“It’s supposed to be a ship, you know, because of the wharf and shipyard that used to be here. See how that part over there goes to the other side of the bridge too?”
“Well, I think it looks more like a flower—like one of those roses you see made out of metal.”
“No, no” said the third student, “It’s definitely a bird’s nest. Look at how the sticks are going every which way, like a gigantic stork’s nest.”
It was 1995 and we were taking a hard-hat tour of the new Guggenheim museum which was being built in the heart of Bilbao, along the Nervión River. I wish I still had the pictures I took of the fantastically curved and arched steel beams that reached up, willy-nilly, as if trying to snag the low-lying rain clouds that love to drizzle onto the city. While my students chattered on, all I could think was that there was no way, no way, the construction crews were going to be able to attach walls to those insanely curved support beams.
As I mentioned in my last blog post about Bilbao, I had the good fortune to live just a ten minute walk from the museum, so I made a point of sauntering by the construction site every few days, sure that I would eventually see a wrecking ball and crane knocking down the parts that had been built wrong. Maybe the plans had been distorted in the FAX machine? Maybe Frank Gehry, the architect, had spilled coffee on them and the ink had run? Or maybe the construction team was trying to use faulty beams that got warped when they were being poured or assembled? There had to be a logical explanation. After all, just a few kilometers away, everyone had driven by the hospital, fifteen stories high, that had been built on sandy, unstable terrain and therefore never occupied. Millions of pesetas, wasted. And what about the cement pillars for the overpass on the A-1 highway between Burgos and Bilbao, which had been placed 100 meters from either side of the road it was to connect? Another cement monument to plans gone wrong. This crazy museum was surely one of those huge mistakes that would be set in stone for posterity to scoff at.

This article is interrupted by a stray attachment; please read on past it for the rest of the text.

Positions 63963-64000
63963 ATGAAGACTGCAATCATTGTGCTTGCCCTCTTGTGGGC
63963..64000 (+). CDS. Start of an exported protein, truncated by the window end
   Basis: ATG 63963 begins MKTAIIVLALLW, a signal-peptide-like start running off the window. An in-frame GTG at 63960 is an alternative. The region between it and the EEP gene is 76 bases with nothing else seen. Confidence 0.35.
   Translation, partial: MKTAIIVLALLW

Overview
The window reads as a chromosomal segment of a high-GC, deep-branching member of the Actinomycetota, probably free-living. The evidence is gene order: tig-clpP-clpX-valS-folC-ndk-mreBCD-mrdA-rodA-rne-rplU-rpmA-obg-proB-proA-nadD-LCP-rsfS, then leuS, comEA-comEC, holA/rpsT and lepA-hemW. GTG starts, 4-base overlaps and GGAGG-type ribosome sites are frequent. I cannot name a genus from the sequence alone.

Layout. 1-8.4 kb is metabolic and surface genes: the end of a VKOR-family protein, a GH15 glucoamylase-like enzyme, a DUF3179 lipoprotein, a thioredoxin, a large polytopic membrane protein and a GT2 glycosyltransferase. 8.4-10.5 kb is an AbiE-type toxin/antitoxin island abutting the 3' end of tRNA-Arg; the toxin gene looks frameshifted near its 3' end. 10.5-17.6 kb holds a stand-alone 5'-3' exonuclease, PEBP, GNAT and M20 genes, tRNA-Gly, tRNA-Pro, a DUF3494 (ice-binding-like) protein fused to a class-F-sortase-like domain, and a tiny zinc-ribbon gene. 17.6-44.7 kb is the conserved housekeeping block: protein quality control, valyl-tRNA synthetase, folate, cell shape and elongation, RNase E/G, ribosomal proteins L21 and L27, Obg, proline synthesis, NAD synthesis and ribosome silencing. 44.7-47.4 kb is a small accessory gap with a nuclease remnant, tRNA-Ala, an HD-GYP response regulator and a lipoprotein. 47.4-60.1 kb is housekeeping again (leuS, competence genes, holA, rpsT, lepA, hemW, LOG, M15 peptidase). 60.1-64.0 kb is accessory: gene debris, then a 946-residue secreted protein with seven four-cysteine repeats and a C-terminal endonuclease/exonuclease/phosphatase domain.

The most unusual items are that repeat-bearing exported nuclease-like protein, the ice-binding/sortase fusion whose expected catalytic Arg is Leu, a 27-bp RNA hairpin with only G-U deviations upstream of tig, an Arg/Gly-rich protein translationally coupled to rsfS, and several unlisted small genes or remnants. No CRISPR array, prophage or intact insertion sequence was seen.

Reality check: The website dedicated to Guggenheim museums around the world says, “Due to the mathematical complexity of Gehry’s design, he decided to work with an advanced software [program that was] initially conceived for the aerospace industry.” (1) This website has an extremely cool video and some great photos—including ones from the construction phase, so definitely check it out—the link is below. And, a publication by the Harvard Design School states, “Gehry’s design featured complex shapes that called for innovative construction methods. It became clear that the contractors were to play a central role in developing technical solutions that met the design challenges.” (2) No kidding! No one—not even the great architect, Antoni Gaudí, whom I discussed in a previous blog post—had been harebrained enough to try to build something like this. Of course the contractors would have to figure out how to build it as they went along!
Back to my story: Weeks turned into months with no sign of a wrecking ball or crane. The workers continued welding and soldering beams, creating what looked like an incredibly huge roller coaster, and pretty soon after that, there were solid surfaces blocking my view of the interior. Then it was time to put up the shiny surface—titanium. First there was a huge, very public debate about from where to purchase the titanium—I think they were supposed to get it from Russia but the price changed and they could no longer afford the thousands of sheets they would need. I remember the saga fondly—everyone in Bilbao, on every street, in every bar, and in all the shops, was speaking of the titanium problem for weeks on end—but I don’t remember the outcome! In any case, they finally figured out a solution, and then the titanium arrived. Sheets that were 0.4mm thick—just a bit thicker than aluminum foil—were cut to right size, and then stapled on. For weeks on end we could hear the clip-clip-clip of the pneumatic staple guns as they worked, sheet by sheet, to get all 33,000 onto the surface.
As the museum is located right next to one of Bilbao’s numerous bridges, there was some concern that a mirrored surface would reflect sunlight into the eyes of drivers, placing them in peril—NOT that there’s that much sun in Bilbao on a regular basis—but just in case, so it was a good thing that Gehry opted for a more muted, stippled look. Limestone and glass completed the other surfaces and we were left with one of the most stunning buildings I’ve ever seen.
Two of the characters in my book, two young teachers from the U.S., Pamela and Melissa, take a trip to Bilbao and tour the Guggenheim. You’ll have to let me know what you think of that part of the book.
Meanwhile, let me add my voice to the millions of people who have said, “Congratulations, Bilbao! Congratulations, Frank Gehry. What a beautiful sight!” Be sure to check out the links below for some very cool pictures!
(2) “Managing the Construction of the Museo Guggenhiem Bilbao”, published by the Harvard Design School, Center for Design Informatics